This view of life is what drives our economy. We see shit we want because other people have them. I can’t deny that I still don’t follow this line of thought when I see new gadgets that come out every month (I just want to pimp out my daily routine so badly!). Yet, the things I want are actually not that expensive. It also makes me wonder what I would do if I had everything I wanted. I don’t think I would feel complete at all. There would probably always be something more that I needed to complete my collection. Plus, my neighbor would probably one-up me with that bigger screen TV and make me wonder if it were about time to get a new one.
This key idea troubled me: I needed to make money because I wanted to buy things that I thought I needed because I was hanging around other people that made money. Climbing the status tower is fine, but your expectations keep rising to reaching the status above you. This vicious cycle makes me believe that one day; you’ll find yourself alone at the top. Well, you’re either at the top, or you’re disappointed that you can’t reach the next status. Hopefully, you’ll be happy and you’ll stop, but greed is not something you can fulfill. The more you feed it, the more it wants and the more you’ll sacrifice to get it.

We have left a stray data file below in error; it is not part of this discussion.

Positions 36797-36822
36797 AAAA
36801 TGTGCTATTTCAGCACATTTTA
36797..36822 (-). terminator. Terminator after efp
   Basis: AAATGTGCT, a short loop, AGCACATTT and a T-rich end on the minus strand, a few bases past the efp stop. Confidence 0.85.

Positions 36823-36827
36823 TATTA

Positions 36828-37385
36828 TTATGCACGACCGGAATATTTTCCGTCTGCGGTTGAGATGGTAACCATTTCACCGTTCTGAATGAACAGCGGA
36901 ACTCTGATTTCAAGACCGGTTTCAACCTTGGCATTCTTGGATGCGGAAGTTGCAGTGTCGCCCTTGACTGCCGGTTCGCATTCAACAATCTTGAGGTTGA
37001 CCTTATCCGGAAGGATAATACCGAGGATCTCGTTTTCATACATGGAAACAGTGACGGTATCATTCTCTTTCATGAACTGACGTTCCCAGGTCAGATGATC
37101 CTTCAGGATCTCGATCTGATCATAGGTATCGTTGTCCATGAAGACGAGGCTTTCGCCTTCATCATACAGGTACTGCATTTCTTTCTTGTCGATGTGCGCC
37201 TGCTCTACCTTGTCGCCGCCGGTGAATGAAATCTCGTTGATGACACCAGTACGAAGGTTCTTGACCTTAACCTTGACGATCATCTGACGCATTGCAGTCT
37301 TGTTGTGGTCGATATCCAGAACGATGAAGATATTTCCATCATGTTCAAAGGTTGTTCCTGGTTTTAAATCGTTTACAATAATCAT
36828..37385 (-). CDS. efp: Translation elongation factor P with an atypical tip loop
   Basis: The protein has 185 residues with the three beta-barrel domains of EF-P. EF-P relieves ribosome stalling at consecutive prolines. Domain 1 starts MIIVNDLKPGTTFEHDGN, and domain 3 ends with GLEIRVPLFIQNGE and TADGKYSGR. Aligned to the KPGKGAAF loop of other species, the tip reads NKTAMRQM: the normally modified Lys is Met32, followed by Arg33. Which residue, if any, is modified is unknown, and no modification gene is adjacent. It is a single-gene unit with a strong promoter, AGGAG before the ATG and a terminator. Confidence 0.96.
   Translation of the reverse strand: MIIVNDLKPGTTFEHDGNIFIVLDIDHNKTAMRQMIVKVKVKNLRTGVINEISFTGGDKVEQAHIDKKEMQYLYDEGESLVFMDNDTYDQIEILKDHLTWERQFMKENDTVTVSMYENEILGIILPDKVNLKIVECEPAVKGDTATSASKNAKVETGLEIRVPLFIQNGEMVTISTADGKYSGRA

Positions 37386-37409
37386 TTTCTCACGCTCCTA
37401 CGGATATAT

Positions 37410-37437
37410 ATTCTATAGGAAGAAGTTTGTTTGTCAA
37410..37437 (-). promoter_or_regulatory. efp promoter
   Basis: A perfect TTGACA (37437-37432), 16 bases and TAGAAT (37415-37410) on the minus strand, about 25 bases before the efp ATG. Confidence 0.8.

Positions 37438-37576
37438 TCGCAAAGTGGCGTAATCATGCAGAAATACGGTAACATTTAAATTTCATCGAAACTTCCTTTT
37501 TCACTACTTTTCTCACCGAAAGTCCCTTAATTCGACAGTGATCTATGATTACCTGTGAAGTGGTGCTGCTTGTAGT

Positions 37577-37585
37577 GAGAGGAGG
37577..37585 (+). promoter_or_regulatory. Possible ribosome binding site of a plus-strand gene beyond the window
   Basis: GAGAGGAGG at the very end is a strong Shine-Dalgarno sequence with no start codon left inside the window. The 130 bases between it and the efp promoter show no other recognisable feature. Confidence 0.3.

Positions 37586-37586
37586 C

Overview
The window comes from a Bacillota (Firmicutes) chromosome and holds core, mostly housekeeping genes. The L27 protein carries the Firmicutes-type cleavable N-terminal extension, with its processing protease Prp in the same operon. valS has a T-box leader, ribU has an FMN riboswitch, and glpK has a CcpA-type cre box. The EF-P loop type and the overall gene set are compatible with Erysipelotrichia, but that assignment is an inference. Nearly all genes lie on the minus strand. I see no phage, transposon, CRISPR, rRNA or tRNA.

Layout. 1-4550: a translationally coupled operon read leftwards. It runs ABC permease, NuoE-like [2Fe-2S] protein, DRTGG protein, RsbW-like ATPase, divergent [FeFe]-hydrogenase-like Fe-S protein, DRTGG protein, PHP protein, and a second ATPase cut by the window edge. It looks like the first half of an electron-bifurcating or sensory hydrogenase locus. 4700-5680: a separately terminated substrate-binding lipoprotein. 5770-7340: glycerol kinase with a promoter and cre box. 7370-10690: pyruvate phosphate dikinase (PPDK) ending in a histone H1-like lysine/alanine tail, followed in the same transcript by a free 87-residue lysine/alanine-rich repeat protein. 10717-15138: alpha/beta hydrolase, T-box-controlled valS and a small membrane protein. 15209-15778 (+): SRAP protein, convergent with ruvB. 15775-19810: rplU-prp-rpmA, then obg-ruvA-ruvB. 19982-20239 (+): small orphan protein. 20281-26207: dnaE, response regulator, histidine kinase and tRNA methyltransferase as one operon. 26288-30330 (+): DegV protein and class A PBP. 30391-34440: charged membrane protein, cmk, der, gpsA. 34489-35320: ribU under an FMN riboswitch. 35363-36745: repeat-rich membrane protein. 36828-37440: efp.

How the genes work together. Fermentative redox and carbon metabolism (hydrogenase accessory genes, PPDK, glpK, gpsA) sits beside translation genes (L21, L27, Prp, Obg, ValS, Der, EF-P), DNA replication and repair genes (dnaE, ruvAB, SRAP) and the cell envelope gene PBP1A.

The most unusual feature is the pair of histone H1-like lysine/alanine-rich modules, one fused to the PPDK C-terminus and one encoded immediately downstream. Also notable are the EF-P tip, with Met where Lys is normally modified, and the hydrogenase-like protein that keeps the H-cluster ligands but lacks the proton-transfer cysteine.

What I’ve found with wealth (in the sense of monetary wealth) is that people tend to spend money on things they don’t need. Of course, what I think they need and what they think they need is very subjective. Some people think they need to own three houses while living in a small studio in NYC and working 80-hour weeks to afford the mortgages: fantastic. What I wonder is: what if I just need less? Will that make me less ambitious? Will I be ill-motivated to reach any higher? Does being content make the mind stale and boring?
All of these questions formulated into a philosophy that actually fit into my parents’ new goals for me: happiness, health, and community. So many people objectively see success by salary, the size of their estate, or the number of cars they own. That’s so… old school. I would think in our modern day and age, we would measure success differently. What about overall happiness, health, and community?
Your career can be selfishly geared towards making money. Many people do it because they associate the money with happiness. There are some careers that sacrifice happiness in the short term in order to benefit in the long term with money or status. You may be surprised at this next sentence: I don’t think there is anything wrong with this thinking at all. I fully support making short term sacrifices for long term goals, but one criterion must hold true: You must believe in what you do. If you just do it for the money, you’ll never make it.
What my parents really wanted to tell me is: Do what you’re good at and do what you love. If this makes you happy then your career is not work. If you constantly need a work-life balance, it means you’re trying to escape work. If you’re learning new things everyday and you believe your sacrifice will be worth it in the end (which is also very subjective), take the risk – we’re so young.
~See Lemons Love Work